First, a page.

According to the latest data from the American Cancer Society in 2022, lung cancer is the most common malignant tumor, with the highest mortality rate in men (22%) and the second highest mortality rate in women (17%), second only to breast cancer (18%)[11, 12]. Due to the insidious onset of lung cancer in patients, the clinical symptoms are not obvious, so the best surgical treatment is missed. In addition, the early manifestations of lung cancer are mostly solitary nodules[13]. Due to the different shapes and sizes of nodules, the probability of deterioration cannot be accurately judged, which poses a great challenge to clinicians. Previous literature has confirmed that the incidence of lung cancer in women is higher than that in men[14]. Based on one of the conclusions combined with the differential expression of sex hormones between sexes, we assume that sex hormones should be differentially expressed in tumors of different natures, which is also the purpose of this study.

In this study, the results of 187 cases of solitary pulmonary nodules showed that the malignancy rate was 60.96%, which was similar to the previous results of female pulmonary nodules[15, 16]. We further analyzed the pathological types and revealed that NSCLC accounted for 87.72%, and lung adenocarcinoma was the main pathological type, once again confirming that NSCLC is the main pathological type of lung cancer and that there is a high incidence of adenocarcinoma[17, 18].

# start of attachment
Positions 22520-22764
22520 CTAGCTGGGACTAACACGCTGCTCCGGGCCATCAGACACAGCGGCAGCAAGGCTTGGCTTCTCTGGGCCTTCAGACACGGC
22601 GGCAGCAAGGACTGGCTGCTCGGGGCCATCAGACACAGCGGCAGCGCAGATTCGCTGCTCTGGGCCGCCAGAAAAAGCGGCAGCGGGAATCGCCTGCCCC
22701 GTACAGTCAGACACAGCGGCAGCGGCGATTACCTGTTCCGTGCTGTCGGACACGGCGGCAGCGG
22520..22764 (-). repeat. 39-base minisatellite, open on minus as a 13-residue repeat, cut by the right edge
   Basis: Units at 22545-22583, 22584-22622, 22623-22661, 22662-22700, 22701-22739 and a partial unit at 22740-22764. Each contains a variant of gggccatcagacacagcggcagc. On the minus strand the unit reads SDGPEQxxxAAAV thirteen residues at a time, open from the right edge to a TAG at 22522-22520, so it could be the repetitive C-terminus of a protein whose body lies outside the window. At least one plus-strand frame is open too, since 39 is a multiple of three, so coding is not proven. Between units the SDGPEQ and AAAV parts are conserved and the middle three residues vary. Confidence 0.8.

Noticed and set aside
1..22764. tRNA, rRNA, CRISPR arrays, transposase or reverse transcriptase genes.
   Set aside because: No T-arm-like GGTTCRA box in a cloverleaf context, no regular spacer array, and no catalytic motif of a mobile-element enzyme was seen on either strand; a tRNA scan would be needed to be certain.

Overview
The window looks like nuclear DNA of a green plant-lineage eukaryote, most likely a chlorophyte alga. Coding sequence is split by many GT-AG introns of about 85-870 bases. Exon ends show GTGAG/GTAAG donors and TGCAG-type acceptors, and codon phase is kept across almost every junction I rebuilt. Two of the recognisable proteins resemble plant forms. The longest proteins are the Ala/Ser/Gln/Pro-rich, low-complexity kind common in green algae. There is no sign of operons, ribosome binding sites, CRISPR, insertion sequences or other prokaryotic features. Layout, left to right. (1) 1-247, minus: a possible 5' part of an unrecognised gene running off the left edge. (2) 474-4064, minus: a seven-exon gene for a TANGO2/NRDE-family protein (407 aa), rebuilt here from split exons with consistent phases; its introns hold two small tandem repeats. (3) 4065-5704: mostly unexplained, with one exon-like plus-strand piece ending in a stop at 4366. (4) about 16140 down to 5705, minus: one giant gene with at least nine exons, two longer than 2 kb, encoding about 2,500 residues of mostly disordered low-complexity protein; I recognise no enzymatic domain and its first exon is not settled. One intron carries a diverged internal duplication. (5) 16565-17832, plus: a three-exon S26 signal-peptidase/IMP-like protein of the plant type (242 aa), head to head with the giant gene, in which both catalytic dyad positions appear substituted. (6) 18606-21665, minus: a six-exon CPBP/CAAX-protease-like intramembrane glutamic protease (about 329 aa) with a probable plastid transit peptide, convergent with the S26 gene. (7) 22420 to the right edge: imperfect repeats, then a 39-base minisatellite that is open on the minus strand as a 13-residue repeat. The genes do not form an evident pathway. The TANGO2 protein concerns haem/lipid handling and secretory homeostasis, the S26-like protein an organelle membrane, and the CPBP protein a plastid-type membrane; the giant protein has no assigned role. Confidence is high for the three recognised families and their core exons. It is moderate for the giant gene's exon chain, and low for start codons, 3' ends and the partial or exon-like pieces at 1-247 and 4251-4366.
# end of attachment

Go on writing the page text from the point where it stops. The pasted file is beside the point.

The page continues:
Chest low-dose CT scan of solitary pulmonary nodules

Since the 1990s, with the development of chest low-dose CT technology, lung cancer screening has entered the era of low-dose CT. Foreign lung cancer screening tests such as the International Early Lung Cancer Action Plan (I-ELCAP), the National Lung Cancer Screening Test (NLST), and the Netherlands-Belgium Lung Cancer Screening Study (NELSON) have confirmed that low-dose chest CT scans can significantly improve the early detection rate and survival rate of lung cancer and reduce the mortality of lung cancer[19,20,21].